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Nathan Hook's Mobiustrip at Somethin' Jazz Club

Daniel Lehner By

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Nathan Hook's Mobiustrip
Somethin' Jazz Club
New York, NY

Tenor saxophonist Nathan Hook's Mobiustrip opened their set at Somethin Jazz Club in Midtown East, NYC with a tune called "You Probably Thought This Would Be Fun," and it was appropriate. This is not to say that Hook's music was unenjoyable or without merit (far from it, actually), but whatever expectations of dissonance and complexity a hard-worn member of the NYC jazz scene might come to expect, Hook's group tore it to shreds. The Mobiustrip songbook was muscular, ferocious, unexpected, multi-layered and unrelenting. Hook's diversely assembled cast of New York mainstay bassist Carlo Derosa, the slightly younger guitarist Travis Reuter and two members of Hook's peer group (pianist Billy Test and drummer Paolo Canterella), worked in a tandem that was controlled by the demands of the compositions, but in such a way that even the more modest liberties taken with the music resonated with a huge impact.

Like a fruit with a particularly strong husk, some of Hook's music was gruff and almost disorienting at first, but a logic started to emerge after a few iterations that made each passing melody line more attractive. "You Probably Thought This Was Going to Be Fun" had Reuter's spacey, heavily-effected guitar playing a complex line right under Hook's equally complex melody, but each passing instance allowed the precedent for each part to sink in. Some of Hook's melodies, like "20/40 Hindsight" got increasingly more urgent as it became more frenetic, allowing itself to build and grow. Hook's music played with focal points as well; unlike the commonly used bass/piano ostinato re-popularized by artists like Kurt Rosenwinkel and Aaron Parks, "Red Hawk" set up a high guitar and piano line for DeRosa to fly over. Not all of Hook's music was cloaked in sophisticated aggression, though. His closing number, "Little Demons" utilized the sort of wide-open clusters employed by artists like Vijay Iyer, complete with an underlying post-hip-hop groove to boot, of which Cantarella did not just imitate but put his own spin on.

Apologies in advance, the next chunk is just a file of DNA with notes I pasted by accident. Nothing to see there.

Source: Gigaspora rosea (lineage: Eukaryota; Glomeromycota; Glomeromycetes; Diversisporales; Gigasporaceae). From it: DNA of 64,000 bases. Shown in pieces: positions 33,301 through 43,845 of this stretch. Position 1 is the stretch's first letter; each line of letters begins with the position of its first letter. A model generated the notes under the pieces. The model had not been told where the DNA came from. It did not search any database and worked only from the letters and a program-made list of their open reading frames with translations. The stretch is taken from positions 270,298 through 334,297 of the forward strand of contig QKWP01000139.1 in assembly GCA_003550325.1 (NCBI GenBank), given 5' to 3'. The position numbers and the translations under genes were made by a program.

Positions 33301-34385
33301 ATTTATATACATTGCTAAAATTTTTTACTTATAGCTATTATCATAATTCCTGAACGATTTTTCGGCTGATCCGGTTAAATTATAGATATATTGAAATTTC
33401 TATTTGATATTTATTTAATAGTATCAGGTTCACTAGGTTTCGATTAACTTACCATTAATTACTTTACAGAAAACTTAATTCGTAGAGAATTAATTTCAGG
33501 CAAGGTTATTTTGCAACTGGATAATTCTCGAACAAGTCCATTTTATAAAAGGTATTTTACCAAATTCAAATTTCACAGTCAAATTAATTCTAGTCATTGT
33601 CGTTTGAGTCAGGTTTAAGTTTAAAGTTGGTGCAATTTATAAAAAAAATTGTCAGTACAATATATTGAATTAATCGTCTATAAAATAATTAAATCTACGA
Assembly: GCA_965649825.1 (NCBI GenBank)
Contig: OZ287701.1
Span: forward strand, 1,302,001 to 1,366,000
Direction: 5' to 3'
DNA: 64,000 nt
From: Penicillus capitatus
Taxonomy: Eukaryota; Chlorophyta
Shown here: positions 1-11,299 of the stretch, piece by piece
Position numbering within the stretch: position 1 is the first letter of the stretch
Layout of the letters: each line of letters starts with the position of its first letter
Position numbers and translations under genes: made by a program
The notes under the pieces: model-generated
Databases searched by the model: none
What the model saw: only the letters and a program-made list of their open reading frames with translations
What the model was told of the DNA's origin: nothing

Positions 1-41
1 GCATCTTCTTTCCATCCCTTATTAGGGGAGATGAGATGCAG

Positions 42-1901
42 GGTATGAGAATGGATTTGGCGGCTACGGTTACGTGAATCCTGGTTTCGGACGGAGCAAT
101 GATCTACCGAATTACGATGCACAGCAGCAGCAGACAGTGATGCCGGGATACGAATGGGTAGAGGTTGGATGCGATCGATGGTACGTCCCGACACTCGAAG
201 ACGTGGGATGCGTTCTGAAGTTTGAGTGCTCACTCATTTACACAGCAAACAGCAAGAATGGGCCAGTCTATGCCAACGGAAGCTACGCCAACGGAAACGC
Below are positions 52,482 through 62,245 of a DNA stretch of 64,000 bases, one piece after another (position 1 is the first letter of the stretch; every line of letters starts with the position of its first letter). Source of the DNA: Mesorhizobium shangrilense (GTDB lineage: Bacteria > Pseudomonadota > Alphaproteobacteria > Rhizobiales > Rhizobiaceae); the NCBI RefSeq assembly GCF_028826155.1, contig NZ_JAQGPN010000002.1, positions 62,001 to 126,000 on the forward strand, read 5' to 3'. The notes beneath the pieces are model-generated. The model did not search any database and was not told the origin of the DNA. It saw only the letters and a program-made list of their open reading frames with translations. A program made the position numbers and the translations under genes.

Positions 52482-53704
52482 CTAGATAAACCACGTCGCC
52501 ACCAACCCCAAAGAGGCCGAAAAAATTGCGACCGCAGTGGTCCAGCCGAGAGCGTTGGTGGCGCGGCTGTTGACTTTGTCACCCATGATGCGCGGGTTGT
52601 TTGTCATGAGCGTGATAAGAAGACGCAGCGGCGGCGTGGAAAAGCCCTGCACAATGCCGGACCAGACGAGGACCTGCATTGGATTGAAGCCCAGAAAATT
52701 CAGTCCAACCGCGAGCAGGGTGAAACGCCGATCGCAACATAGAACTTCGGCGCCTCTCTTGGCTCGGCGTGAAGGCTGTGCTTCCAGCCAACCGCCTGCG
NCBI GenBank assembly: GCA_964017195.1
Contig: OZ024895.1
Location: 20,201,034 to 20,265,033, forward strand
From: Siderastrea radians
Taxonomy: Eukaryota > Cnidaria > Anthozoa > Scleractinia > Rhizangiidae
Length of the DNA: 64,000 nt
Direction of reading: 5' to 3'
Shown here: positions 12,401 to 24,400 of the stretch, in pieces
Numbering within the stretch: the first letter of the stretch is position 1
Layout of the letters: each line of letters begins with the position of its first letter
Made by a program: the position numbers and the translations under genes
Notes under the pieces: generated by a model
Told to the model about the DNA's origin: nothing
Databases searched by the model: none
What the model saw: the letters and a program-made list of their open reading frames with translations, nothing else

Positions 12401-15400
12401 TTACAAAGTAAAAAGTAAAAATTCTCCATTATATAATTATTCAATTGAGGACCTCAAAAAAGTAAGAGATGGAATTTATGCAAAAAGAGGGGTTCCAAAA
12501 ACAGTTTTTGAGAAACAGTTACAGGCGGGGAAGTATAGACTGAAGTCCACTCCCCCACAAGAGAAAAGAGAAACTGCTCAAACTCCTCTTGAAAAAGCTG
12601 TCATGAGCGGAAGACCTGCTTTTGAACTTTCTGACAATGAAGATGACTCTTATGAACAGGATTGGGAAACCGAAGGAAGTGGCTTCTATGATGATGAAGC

Hook's soloing showed off that he's a tried and true proponent of the thick, muscular, heavier-than-heavyweight school of tenor saxophone. There were strong elements of M- Base participants like Mark Shim and Gary Thomas but there were bits and pieces of past big-sound players like Dexter Gordon and Jimmy Forrest to be found as well. Hook's harmonic and rhythmic concept was huge; he had the ability to fit just about any idea into whatever space he wanted to. Test's piano playing was cut from a similar cloth. He was exciting to hear in this context, given his usual propensity to be in more straight- ahead situations, and though he occasionally exposited Mulgrew Miller-like runs over tunes like "Dialogue Day," he hung with the rest of the insanity quite well, providing a voice of acoustic power amongst the heavy electricity. DeRosa and Reuter were playing right in their wheelhouse, DeRosa jumping from sinister bass pocket to dextrous runs and Reuter's guitar playing, plunged several pedals deep in effects, not only added to the concoction sonically but like Hook, piled on idea after idea of solo material almost to the breaking point. Mobiustrip is a thoroughly "modern jazz" ensemble, but it runs contrary to the idea that contemporary "under-25" jazz groups are tepid and uninspiring; Hook's group is a monster.

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